The kitchen offers perhaps the greatest nod to Dow’s love of the water, with the custom island featuring the curved lines and rich wood surface of the boat. Custom cabinetry wasn’t in the budget, so Dow designed the island himself, following YouTube tutorials for bending plywood for its rounded edge using boiling water. A two-inch thick walnut top completes this custom piece.

Double-stacked cottage-style cabinets provide storage space, with Cambria quartz countertops around the perimeter. The kitchen, with GE Café appliances, large Sinkology sink, and hammered nickel bar sink on the island, is constantly in use and is truly the heart of the home, where Dow and his family enjoy the ritual of buffet breakfasts, seated dinners, and special Sunday dinners.

Suitable for family and dogs

“We have great families and a lot of friends,” he says. “We didn’t want it to be fussy, like it was a designer home. Everything lasts, nothing is precious.” This was important for the comfort of the guests and also because the family welcomed their daughter in April 2021.

Dogs are welcome here too, with paw-friendly, locally sourced pine floors, and even a custom dog kennel, complete with lighting and plush floor cushions, tucked under the stairs where the family dog, Payton, keeps her toys.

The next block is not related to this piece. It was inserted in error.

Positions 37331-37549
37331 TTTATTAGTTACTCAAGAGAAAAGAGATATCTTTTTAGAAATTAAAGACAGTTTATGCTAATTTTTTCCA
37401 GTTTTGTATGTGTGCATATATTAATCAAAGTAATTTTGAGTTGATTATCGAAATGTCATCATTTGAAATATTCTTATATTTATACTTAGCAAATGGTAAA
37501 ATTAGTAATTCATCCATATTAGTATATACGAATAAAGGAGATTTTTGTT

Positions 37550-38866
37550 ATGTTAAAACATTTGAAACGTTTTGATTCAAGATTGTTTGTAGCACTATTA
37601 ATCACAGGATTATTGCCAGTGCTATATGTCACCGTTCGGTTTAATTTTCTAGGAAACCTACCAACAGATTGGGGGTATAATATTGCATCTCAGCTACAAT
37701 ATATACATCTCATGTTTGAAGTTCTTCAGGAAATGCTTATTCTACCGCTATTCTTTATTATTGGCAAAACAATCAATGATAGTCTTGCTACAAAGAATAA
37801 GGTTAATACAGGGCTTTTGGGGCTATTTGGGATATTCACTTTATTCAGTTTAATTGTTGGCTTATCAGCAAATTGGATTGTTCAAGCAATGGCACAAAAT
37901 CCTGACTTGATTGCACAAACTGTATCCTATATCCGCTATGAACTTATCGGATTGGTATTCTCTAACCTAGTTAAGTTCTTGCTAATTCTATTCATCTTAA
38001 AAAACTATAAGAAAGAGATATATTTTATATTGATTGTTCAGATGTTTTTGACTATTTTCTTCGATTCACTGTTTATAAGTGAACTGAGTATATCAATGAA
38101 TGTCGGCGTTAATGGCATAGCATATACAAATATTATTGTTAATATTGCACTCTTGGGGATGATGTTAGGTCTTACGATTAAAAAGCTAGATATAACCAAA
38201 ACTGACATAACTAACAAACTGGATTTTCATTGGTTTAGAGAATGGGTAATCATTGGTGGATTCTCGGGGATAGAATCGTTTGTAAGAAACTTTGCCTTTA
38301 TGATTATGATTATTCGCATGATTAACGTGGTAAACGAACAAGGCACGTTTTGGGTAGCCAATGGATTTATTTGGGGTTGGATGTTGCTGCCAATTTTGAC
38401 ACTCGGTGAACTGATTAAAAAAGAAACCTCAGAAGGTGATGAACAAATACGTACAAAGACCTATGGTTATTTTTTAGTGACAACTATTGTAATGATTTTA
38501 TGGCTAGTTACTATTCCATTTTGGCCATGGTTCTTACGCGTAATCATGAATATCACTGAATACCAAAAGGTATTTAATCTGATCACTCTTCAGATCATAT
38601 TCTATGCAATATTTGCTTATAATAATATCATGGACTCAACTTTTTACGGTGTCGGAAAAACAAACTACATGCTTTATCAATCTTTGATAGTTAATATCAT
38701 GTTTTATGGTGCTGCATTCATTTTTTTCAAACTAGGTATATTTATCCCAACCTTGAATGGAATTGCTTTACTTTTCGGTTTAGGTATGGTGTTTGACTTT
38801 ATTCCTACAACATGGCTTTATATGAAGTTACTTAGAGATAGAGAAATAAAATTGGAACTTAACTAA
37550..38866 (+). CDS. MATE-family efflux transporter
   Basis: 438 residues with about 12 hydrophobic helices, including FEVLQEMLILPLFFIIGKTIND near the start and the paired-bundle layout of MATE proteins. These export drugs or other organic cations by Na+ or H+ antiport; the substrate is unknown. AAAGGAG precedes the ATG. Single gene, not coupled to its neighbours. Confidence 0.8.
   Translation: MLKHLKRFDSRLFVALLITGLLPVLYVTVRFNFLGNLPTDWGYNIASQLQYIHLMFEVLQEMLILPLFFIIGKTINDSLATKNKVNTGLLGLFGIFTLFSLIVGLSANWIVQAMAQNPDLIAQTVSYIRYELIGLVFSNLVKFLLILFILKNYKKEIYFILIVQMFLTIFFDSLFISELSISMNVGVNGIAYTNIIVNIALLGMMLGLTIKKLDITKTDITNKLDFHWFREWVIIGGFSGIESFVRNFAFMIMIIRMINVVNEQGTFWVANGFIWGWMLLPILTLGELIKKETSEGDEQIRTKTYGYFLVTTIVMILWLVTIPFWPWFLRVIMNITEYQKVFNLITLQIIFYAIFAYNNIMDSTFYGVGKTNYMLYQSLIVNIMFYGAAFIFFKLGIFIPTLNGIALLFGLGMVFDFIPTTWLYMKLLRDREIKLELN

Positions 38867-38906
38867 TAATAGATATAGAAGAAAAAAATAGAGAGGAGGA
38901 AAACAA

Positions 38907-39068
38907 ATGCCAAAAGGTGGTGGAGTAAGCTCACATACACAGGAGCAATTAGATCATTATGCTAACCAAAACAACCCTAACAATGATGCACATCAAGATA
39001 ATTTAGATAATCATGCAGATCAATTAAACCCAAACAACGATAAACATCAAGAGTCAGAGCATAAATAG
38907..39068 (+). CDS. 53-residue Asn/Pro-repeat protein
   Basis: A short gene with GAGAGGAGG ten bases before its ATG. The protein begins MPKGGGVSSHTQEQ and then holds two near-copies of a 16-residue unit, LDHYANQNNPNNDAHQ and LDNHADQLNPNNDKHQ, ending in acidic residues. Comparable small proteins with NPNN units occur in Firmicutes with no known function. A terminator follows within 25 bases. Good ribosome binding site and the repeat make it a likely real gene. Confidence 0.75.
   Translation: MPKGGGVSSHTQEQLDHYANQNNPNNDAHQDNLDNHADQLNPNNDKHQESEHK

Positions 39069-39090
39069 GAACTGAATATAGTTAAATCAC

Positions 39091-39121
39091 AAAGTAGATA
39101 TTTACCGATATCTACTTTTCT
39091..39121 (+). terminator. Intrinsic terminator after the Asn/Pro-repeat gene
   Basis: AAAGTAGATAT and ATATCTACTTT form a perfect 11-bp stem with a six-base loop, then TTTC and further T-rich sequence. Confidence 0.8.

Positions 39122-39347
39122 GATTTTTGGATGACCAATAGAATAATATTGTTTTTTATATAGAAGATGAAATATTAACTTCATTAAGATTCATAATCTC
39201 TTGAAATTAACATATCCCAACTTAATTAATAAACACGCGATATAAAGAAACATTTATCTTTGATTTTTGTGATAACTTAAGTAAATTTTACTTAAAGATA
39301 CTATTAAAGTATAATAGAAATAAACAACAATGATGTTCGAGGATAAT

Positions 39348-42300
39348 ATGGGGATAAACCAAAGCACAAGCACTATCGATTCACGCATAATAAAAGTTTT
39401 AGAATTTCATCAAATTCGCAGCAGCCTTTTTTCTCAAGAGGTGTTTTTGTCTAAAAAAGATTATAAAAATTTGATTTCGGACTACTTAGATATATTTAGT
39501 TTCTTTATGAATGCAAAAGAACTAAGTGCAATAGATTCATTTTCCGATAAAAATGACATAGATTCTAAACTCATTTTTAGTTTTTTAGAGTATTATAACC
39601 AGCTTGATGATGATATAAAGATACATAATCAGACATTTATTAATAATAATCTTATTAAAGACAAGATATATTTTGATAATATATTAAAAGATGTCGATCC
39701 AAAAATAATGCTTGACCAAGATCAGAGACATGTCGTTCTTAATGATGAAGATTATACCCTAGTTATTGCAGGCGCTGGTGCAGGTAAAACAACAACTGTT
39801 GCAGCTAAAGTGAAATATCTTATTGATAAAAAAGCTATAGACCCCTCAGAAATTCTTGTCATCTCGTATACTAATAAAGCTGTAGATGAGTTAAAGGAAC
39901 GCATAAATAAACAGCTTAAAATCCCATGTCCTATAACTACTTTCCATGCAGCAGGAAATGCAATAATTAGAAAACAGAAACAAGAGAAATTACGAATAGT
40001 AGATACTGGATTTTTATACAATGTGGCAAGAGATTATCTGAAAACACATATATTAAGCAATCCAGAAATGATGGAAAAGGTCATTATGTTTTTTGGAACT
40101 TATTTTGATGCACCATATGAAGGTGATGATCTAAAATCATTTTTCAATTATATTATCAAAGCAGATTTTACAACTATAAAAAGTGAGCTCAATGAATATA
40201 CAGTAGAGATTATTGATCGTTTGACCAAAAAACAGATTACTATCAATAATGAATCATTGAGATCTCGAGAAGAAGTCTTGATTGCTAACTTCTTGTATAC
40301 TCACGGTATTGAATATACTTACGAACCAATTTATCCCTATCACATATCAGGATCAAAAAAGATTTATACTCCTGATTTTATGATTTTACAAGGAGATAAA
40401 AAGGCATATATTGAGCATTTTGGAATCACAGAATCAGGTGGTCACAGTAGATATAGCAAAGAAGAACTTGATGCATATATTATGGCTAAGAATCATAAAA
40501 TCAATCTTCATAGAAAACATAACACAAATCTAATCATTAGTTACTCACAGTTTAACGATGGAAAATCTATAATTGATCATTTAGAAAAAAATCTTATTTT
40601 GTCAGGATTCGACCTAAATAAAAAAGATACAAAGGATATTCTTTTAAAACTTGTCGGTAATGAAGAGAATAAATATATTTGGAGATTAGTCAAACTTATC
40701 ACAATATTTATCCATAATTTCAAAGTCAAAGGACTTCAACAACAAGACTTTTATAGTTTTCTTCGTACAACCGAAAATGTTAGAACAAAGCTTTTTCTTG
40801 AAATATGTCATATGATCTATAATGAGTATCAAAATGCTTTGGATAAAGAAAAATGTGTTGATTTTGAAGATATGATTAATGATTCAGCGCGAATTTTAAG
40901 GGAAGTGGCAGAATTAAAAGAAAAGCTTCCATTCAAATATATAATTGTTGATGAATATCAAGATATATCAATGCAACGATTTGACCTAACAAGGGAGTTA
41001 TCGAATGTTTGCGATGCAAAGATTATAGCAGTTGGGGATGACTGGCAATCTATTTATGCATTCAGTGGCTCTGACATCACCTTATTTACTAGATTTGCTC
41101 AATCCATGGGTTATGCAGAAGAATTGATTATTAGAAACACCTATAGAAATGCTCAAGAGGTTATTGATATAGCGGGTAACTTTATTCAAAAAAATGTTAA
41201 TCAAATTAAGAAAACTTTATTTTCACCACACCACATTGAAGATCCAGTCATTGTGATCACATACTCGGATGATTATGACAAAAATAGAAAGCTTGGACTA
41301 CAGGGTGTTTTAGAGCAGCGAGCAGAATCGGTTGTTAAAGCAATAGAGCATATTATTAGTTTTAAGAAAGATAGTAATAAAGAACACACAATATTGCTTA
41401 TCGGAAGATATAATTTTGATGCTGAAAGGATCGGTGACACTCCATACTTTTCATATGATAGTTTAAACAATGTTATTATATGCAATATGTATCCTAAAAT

A tough deadline — an eagerly anticipated visit from family — pressured Dow to furnish the entire house in about three days with materials available from Green Front in Farmville. He was busy with his rapidly growing business, and didn’t have time to do it any other way.

“Fortunately, I’m happy with most of the purchases,” Dow says. “Did I want to spend a few months with all the vendors I normally work with in different sizes and colors? Yes. Am I upset with how things turned out? No, I’m grateful it went smoothly. It took something big off my to-do list.”

Comfortable seating throughout is upholstered in cotton, leather, or made of wicker. Seagrass and wool rugs combine with vintage oriental style for added warmth underfoot. The neutral palette includes shots of blue with occasional touches of red. Of course, the lake view is part of the color scheme as well.

In this tranquil setting, life at the lake for Dow, Sharbo and their young daughter is easy and comfortable by design. Their days include wildlife viewing from the balcony, early cocktails, playing games every night, singing around the piano, and enjoying a movie from their extensive DVD collection. “What I love is how cheesy we are at the lake,” Dow says. “We spend our days the way we once joked that old people spend their days.”

(tags for translation) Meredith Ingram